New Straits Times
‘GROWTH TO SLOW IN NEXT 3 YEARS’
Economist cites cancellation of 2 large infrastructure projects, dimmer trade and export prospects
MALAYSIA’S economy is expected to grow slower-than-expected due to the cancellation of large infrastructure projects and dimmer trade and export prospects.
The World Bank’s chief economist for the East Asia and Pacific region, Sudhir Shetty, said Malaysia would experience slower growth in the next three years due to the easing of exports and public investments.
“Malaysia is one of the economies in this region that is likely to grow slower than we had expected six months ago.
“There are two reasons — the cancellation of two large infrastructure projects and dimmer trade and output prospects. They will affect the Malaysian economy this year,” he said in a video conferencing session yesterday.
The World Bank, in its recently released World Bank East Asia and Pacific Economic Update, expects Malaysia’s growth to moderate to 4.9 per cent this year, 4.7 per cent next year and 4.6 per cent in 2020.
Last year, Malaysia’ economy expanded 5.9 per cent.
Shetty said the forecast for Malaysia’s performance was less bullish as it was time for the country to consolidate its fiscal economy.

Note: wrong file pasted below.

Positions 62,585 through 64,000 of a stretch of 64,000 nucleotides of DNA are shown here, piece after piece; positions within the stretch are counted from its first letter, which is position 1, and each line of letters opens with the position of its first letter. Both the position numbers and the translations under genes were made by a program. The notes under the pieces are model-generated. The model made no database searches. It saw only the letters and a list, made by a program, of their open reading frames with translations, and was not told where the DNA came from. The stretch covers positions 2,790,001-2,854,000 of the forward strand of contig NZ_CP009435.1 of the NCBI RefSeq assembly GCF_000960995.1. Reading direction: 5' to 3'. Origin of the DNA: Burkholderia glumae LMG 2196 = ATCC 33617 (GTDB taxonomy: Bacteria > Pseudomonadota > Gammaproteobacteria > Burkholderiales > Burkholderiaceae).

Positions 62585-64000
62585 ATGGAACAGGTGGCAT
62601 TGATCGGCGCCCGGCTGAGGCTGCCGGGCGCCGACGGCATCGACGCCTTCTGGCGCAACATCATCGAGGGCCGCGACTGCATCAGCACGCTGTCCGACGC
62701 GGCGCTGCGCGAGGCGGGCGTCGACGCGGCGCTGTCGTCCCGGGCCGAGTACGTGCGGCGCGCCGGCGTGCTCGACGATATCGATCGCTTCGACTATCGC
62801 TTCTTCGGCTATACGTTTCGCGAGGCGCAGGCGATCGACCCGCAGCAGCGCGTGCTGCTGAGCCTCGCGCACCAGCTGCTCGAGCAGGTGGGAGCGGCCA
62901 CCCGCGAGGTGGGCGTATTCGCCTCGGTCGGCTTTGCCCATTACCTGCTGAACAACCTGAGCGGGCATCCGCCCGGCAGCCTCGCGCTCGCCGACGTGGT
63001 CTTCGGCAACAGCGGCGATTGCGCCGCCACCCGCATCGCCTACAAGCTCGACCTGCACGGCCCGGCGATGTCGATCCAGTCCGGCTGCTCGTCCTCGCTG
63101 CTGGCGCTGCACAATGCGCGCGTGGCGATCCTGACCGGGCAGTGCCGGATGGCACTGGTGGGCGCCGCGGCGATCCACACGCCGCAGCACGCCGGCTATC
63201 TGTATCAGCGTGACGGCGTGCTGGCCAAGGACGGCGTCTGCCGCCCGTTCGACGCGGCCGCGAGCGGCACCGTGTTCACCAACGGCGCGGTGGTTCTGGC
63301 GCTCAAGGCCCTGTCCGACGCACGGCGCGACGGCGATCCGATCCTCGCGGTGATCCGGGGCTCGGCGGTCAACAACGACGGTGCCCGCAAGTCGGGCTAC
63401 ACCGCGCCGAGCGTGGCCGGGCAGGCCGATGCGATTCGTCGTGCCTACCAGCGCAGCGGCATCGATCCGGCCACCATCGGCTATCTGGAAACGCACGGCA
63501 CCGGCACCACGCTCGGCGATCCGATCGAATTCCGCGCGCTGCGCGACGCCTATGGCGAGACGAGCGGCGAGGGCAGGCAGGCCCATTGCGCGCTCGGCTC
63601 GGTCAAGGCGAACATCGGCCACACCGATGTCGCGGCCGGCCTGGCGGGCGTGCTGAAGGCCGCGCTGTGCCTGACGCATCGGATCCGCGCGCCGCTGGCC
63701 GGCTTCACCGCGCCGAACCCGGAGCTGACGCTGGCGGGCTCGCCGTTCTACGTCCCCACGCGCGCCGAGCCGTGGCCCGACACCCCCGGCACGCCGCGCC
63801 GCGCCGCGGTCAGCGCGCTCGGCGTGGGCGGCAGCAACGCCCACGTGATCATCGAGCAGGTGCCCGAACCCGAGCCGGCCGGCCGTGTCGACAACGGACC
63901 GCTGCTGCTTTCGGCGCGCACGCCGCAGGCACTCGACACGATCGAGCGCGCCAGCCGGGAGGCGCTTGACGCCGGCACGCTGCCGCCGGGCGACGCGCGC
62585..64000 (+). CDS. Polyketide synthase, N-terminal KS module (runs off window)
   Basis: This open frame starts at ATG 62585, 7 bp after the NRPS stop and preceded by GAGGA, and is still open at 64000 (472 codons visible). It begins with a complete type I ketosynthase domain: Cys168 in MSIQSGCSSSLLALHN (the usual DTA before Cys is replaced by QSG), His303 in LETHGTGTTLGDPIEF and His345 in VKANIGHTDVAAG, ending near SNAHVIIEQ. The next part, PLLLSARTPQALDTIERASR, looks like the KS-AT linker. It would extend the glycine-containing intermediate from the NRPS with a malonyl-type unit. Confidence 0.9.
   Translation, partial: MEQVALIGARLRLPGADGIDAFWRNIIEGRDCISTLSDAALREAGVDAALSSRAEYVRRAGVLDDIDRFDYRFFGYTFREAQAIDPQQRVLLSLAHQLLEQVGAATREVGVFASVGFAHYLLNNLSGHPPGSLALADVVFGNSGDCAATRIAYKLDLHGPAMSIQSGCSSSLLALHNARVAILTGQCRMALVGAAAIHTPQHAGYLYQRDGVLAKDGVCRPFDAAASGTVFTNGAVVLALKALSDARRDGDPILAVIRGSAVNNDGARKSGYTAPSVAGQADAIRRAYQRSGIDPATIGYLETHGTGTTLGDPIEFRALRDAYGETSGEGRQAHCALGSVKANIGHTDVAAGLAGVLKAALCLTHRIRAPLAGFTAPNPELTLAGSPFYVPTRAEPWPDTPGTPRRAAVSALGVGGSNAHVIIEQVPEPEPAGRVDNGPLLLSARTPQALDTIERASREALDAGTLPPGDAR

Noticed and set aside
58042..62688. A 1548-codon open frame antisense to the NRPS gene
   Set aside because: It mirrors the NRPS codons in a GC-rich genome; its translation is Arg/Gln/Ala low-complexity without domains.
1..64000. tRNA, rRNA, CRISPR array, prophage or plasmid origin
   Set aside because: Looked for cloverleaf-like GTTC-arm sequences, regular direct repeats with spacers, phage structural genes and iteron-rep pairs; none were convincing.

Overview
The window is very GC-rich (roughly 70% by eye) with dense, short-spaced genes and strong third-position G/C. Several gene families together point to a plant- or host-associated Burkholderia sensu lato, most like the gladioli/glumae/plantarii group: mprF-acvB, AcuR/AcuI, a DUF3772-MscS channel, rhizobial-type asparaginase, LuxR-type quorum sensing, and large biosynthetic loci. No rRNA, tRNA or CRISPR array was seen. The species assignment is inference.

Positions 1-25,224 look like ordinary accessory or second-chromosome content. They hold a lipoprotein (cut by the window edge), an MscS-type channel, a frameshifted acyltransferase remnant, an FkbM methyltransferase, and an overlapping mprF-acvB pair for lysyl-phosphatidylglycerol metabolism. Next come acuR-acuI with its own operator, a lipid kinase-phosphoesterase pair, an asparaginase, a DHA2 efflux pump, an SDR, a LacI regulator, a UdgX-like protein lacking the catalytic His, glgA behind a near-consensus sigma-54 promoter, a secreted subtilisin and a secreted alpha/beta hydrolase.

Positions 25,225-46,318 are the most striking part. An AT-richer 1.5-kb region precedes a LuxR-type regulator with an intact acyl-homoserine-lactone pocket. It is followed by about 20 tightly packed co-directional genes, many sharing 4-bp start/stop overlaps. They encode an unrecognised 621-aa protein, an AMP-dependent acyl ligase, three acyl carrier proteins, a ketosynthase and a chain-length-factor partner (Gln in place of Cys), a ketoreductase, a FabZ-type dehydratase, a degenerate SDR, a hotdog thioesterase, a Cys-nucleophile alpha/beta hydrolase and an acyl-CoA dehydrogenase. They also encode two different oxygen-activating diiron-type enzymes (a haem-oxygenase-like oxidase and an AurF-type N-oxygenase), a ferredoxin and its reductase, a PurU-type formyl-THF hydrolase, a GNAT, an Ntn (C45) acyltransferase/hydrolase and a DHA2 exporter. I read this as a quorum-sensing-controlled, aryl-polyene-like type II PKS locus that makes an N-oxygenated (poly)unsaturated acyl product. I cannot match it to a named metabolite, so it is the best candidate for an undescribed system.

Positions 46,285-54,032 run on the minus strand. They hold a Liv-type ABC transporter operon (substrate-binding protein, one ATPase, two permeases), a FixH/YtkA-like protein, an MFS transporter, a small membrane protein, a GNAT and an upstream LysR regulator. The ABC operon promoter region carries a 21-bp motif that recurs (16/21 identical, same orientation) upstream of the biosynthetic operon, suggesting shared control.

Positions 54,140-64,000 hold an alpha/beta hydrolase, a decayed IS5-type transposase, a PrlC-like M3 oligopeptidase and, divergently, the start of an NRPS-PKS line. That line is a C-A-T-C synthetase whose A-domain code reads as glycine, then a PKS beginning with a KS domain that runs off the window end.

“In the current context, where the global economy is growing less quickly and risks are becoming more significant, this is not the time to prop up growth in the short-term but rather to consolidate the fiscal economy.
“This will ensure that physical buffers are built up in case shocks are larger than expected.
“Having a slower growth in the short-term might be a better trade off in favour of greater stability ahead,” he said.
Malaysia’s fiscal deficit was expected to narrow from 2.9 per cent this year to 2.8 per cent next year and 2.5 per cent in 2020.
“Malaysia’s economic growth is expected to moderate in the near term, growing at 4.9 per cent this year, underpinned by continued strong growth in private consumption.
“The stronger outlook for household spending primarily reflects the three-month tax holiday following the zero-rating of the Goods and Services Tax (GST) and one-off payouts to civil servants and pensioners,” according to the report.
It expects Malaysia to achieve high-income country status at some point between 2020 and 2024.
Malaysia’s domestic financial markets are more bullish now as investor sentiment was initially affected by the electoral transition, turmoil in emerging markets and global trade tensions.
“As an open economy, Malaysia will continue to face substantial risks relating to uncertainty in the external environment.”
The report added that heightened financial market volatility, triggered by shifting monetary expectations in advanced economies or crisis in other regions could spread across emerging economies, including Malaysia, through capital outflows and pressures on the exchange rates.
“On the domestic front, the implementation of some election pledges will require careful management of potential risks. The change from GST to the Sales and Services Tax and the adjustment to fuel pricing mechanism, in the absence of compensatory measures, will constrain the fiscal policy space and place greater reliance on less stable direct taxation and oil-related revenue,” said the World Bank.